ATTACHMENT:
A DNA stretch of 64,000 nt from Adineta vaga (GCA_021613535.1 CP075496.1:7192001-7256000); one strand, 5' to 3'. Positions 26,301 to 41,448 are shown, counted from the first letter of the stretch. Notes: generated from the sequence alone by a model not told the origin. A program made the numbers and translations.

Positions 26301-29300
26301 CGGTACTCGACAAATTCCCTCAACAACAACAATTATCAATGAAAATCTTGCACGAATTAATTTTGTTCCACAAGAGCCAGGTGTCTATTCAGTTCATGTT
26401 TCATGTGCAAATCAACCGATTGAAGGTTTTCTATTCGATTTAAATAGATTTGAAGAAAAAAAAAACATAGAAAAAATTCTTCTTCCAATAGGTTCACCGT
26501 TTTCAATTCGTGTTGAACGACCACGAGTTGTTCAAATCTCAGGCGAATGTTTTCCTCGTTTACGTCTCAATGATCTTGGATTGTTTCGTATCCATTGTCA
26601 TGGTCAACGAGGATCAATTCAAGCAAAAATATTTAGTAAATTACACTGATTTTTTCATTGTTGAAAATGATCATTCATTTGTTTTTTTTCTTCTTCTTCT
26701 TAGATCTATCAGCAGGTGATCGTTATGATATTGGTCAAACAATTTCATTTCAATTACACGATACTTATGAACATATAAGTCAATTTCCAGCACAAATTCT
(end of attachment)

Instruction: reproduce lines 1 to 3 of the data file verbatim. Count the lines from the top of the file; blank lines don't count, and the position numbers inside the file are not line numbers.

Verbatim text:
A DNA stretch of 64,000 nt from Adineta vaga (GCA_021613535.1 CP075496.1:7192001-7256000); one strand, 5' to 3'. Positions 26,301 to 41,448 are shown, counted from the first letter of the stretch. Notes: generated from the sequence alone by a model not told the origin. A program made the numbers and translations.

Positions 26301-29300
26301 CGGTACTCGACAAATTCCCTCAACAACAACAATTATCAATGAAAATCTTGCACGAATTAATTTTGTTCCACAAGAGCCAGGTGTCTATTCAGTTCATGTT